Chicago will not create a commission to study whether — and how — the city should pay reparations to Chicagoans who are the descendants of enslaved African Americans after Mayor Lori Lightfoot objected to the long-in-the-works effort.
The City Council’s Committee on Health and Human Relations on Friday unanimously reversed the vote it took exactly a week ago to form the commission over the objections of the mayor.
Initially, Ald. Roderick Sawyer (6th Ward) scheduled a meeting Friday afternoon to redo the unanimous vote taken on June 6 to form the commission out of an abundance of caution after he said that the meeting — held online because of the coronavirus pandemic — encountered technical issues.
However, rather than simply affirm the committee’s previous vote, Sawyer presented a substitute ordinance that he said had been developed after “extensive discussions” with the mayor.
Instead of forming the Chicago Citizens of African Descent Reparations Commission, a subcommittee of aldermen will study the issues and make annual reports to the committee and City Council, said Sawyer, who had been working on the issue since September.
The full City Council is scheduled to consider the subcommittee proposal first introduced by Sawyer on Wednesday.
The subcommittee will have “all the teeth that we need,” Sawyer told aldermen Friday.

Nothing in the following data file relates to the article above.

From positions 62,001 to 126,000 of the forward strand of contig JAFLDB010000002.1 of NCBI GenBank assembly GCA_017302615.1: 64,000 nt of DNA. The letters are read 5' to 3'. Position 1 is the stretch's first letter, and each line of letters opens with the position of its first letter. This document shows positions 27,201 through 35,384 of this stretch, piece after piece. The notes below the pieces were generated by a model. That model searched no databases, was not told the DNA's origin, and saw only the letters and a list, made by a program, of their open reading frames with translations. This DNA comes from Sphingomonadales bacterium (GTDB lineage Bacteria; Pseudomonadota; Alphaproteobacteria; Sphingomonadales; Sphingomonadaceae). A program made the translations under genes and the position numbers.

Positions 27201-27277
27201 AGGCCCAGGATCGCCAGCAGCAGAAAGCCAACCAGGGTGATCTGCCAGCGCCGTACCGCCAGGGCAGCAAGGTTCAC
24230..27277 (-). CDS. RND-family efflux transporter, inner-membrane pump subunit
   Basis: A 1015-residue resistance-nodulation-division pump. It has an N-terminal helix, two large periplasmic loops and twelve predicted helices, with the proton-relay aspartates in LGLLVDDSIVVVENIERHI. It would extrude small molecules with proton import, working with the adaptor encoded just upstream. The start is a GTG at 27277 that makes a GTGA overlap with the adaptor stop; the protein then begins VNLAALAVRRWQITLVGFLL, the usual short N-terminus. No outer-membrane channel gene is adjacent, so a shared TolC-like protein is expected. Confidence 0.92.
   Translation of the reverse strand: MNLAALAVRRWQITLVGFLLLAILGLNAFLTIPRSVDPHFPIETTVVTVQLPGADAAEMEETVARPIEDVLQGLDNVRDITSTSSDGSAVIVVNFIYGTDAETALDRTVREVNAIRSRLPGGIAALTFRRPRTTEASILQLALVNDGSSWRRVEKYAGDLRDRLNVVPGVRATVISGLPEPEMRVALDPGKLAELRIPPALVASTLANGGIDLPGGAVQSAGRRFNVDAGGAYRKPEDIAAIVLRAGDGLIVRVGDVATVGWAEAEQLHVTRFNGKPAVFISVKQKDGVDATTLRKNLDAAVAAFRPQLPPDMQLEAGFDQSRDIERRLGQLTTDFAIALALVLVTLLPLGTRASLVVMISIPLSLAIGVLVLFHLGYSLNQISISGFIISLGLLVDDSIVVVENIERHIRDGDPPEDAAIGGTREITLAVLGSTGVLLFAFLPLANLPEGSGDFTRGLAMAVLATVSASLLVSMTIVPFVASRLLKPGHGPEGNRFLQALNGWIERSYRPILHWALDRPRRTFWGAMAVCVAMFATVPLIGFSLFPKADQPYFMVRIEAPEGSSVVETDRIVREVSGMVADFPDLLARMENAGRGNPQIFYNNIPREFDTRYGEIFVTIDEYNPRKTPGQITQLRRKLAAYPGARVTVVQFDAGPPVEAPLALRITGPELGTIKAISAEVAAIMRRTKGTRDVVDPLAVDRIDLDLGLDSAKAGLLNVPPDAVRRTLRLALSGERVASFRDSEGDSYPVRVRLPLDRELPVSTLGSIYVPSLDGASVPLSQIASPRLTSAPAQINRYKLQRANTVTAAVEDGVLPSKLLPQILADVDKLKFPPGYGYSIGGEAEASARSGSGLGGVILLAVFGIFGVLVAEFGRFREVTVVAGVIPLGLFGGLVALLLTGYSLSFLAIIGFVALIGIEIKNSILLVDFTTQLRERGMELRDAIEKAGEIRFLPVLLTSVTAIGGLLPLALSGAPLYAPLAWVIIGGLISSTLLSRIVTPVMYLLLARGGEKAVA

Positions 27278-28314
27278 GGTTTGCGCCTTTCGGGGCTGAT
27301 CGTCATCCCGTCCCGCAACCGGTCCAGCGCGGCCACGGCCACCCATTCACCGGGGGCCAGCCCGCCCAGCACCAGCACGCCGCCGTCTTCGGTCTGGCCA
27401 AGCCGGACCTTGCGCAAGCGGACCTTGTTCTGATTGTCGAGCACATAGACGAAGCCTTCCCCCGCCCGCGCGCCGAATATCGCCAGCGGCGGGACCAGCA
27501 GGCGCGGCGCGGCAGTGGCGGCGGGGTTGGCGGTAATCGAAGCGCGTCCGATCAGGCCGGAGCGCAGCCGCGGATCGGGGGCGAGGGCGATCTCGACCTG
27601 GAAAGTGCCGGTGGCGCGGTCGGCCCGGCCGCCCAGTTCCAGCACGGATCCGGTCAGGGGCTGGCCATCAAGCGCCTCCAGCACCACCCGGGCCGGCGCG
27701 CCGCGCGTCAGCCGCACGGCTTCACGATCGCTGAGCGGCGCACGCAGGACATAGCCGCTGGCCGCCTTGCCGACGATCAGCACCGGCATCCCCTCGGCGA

However, Sawyer told WTTW News last week that a commission was crucial to combat the systemic racism brought into sharp relief by the coronavirus pandemic’s disproportionate impact on Chicago’s African American community as well as the unrest sparked by the death of George Floyd in the custody of Minneapolis police.
Both Ald. James Cappleman (46th Ward) and Ald. Carlos Ramirez Rosa (35th Ward) said a week ago that the city needed to form a commission, but said Friday they would defer to Sawyer.
The 16-member commission would have been charged with exploring ways to close “the racial gaps in homeownership, educational funding, health care, [and] government contracts” and report annually on its findings to aldermen.
The original proposal called for the commission to include Lightfoot or her representative, five members of the City Council and 10 members from the public, with at least eight members from the “impacted community.”
Lightfoot’s office said late Friday the mayor favored a subcommittee over a commission because it could be created “quickly” while serving the same purpose as a commission.
The subcommittee “will work to right the wrongs of the past in order to overcome the many obstacles to employment, education, housing, justice, due process, health care and more facing African Americans,” according to a statement from the mayor’s office.